Jean hadn't particularly expected to ever be the active Watcher.
He hadn't particularly expected not to, either; but the average Watcher sees ten Slayers called during his tenure, and there are hundreds of Watchers serving at any given time. The odds, even for a Watcher of outstanding merit, are slim.
The form letter comes from the Council when the Slayer dies -- a girl in Tokyo, seventeen, stopped an apocalypse but bled out doing it -- notifying all the Watchers; it's black-edged, formally worded, on stiff paper, and a week late, because he lives across the Atlantic from headquarters. (The Council still isn't really comfortable with phones, let alone the internet. At least the letters are Xeroxed, now, not hand-lettered by grumbling Watchers-in-training.)
The follow-up letter, informing him that the new Slayer has been Called and located, is Xeroxed, too, but the enclosed slip is in hand-drawn calligraphy. Jean is close; Jean is qualified; Jean is not occupied with anything from which he cannot be spared. Jean is to be her Watcher.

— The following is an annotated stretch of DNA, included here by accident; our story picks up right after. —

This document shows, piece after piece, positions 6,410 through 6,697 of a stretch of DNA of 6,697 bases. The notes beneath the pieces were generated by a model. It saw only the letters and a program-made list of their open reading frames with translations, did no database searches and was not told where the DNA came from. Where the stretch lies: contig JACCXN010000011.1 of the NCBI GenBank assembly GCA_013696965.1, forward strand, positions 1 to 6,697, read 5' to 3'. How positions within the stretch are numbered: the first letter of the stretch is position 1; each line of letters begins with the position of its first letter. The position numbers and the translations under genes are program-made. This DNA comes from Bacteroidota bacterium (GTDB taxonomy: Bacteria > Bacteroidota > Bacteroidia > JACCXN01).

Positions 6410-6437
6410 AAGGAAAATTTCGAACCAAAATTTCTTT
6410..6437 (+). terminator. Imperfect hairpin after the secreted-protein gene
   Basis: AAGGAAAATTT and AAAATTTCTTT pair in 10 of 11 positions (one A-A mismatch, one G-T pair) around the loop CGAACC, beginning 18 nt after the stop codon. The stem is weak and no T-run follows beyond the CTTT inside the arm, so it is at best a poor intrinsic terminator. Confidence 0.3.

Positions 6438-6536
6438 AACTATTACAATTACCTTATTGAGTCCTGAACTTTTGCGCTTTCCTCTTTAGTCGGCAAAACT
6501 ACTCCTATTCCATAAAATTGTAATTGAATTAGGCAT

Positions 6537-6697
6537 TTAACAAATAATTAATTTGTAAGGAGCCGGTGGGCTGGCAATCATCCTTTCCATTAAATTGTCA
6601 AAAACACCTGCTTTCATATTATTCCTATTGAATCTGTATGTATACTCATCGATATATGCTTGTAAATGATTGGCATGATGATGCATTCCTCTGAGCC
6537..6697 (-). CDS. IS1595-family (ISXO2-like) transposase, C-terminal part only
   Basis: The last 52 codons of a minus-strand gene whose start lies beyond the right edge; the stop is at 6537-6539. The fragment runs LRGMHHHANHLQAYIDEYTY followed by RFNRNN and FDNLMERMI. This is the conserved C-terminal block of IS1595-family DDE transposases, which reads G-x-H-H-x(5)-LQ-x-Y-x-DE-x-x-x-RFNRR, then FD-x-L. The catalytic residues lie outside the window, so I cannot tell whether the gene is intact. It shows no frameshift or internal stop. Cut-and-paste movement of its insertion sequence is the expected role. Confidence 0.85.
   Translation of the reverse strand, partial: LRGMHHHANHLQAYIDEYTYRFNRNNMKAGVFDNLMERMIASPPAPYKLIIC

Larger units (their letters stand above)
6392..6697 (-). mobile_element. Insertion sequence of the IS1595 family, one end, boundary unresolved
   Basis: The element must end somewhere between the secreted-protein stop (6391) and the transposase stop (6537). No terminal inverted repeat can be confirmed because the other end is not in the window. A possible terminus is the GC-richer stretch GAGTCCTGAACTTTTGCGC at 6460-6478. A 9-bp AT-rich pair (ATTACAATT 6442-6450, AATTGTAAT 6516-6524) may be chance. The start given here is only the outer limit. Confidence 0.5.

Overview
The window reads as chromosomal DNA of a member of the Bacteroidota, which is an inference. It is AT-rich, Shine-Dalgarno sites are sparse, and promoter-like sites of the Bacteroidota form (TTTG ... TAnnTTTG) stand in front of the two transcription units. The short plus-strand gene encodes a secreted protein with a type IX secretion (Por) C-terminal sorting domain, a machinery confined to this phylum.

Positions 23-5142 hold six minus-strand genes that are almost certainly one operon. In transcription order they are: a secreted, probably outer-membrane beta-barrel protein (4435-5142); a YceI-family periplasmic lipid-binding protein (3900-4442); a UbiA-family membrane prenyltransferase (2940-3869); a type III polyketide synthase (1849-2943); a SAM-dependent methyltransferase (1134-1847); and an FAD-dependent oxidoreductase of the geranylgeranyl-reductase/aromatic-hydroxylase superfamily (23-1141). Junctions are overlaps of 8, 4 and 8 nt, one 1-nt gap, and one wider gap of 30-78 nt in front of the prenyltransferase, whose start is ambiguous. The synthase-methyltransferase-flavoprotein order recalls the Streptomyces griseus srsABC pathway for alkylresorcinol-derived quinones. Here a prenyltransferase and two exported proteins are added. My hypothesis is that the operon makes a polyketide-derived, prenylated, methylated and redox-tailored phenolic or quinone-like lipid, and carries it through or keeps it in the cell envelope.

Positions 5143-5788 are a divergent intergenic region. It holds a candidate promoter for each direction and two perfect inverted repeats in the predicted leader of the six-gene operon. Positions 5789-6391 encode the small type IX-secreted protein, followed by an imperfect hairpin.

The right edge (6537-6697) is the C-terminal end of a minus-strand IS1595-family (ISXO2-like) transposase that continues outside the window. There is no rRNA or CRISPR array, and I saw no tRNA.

Jean writes back a correctly worded acceptance, and phones Resources to let them know what he needs. He'll have a conveniently flexible lecturing position at the local university, and approval to start a very exclusive enrichment program at the local school, and an unremarkable little apartment chosen chiefly for defensibility. Other arrangements he handles himself: wards on his new apartment, suitable adjustments to the style of his wardrobe, purchases of training equipment billable to the Council.
When he knocks on the door corresponding to the Slayer's address, he's dressed, coiffed, and ready for his role: actor of some small note, entirely professional, perhaps a little bored, here on a matter of business. A little too well-dressed to be a door-to-door salesman, a little too much attention to fashion in the cut of his suit to be a threat. Too pretty, and too familiar with the most upper-middle-class artistic sort of ennui, to be concealing any sort of hidden depths.